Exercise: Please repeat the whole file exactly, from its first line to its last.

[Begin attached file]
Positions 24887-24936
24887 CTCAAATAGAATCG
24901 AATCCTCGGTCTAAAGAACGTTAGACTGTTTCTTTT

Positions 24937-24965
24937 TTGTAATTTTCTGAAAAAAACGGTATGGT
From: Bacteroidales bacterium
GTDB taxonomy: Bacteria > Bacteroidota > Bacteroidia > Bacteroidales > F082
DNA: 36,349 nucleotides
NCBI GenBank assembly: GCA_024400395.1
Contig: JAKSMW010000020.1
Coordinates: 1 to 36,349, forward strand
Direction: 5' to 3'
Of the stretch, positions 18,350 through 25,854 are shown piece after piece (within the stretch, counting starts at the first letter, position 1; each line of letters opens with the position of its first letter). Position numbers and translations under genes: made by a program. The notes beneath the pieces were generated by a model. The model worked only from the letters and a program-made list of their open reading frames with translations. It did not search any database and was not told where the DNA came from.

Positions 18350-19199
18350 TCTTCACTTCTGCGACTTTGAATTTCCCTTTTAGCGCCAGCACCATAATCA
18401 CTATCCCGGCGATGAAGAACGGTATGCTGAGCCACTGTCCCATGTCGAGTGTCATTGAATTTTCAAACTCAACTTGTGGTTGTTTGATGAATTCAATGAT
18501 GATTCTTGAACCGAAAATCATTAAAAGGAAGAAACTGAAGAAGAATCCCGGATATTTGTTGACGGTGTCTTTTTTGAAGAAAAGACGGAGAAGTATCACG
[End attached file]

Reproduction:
Positions 24887-24936
24887 CTCAAATAGAATCG
24901 AATCCTCGGTCTAAAGAACGTTAGACTGTTTCTTTT

Positions 24937-24965
24937 TTGTAATTTTCTGAAAAAAACGGTATGGT
From: Bacteroidales bacterium
GTDB taxonomy: Bacteria > Bacteroidota > Bacteroidia > Bacteroidales > F082
DNA: 36,349 nucleotides
NCBI GenBank assembly: GCA_024400395.1
Contig: JAKSMW010000020.1
Coordinates: 1 to 36,349, forward strand
Direction: 5' to 3'
Of the stretch, positions 18,350 through 25,854 are shown piece after piece (within the stretch, counting starts at the first letter, position 1; each line of letters opens with the position of its first letter). Position numbers and translations under genes: made by a program. The notes beneath the pieces were generated by a model. The model worked only from the letters and a program-made list of their open reading frames with translations. It did not search any database and was not told where the DNA came from.

Positions 18350-19199
18350 TCTTCACTTCTGCGACTTTGAATTTCCCTTTTAGCGCCAGCACCATAATCA
18401 CTATCCCGGCGATGAAGAACGGTATGCTGAGCCACTGTCCCATGTCGAGTGTCATTGAATTTTCAAACTCAACTTGTGGTTGTTTGATGAATTCAATGAT
18501 GATTCTTGAACCGAAAATCATTAAAAGGAAGAAACTGAAGAAGAATCCCGGATATTTGTTGACGGTGTCTTTTTTGAAGAAAAGACGGAGAAGTATCACG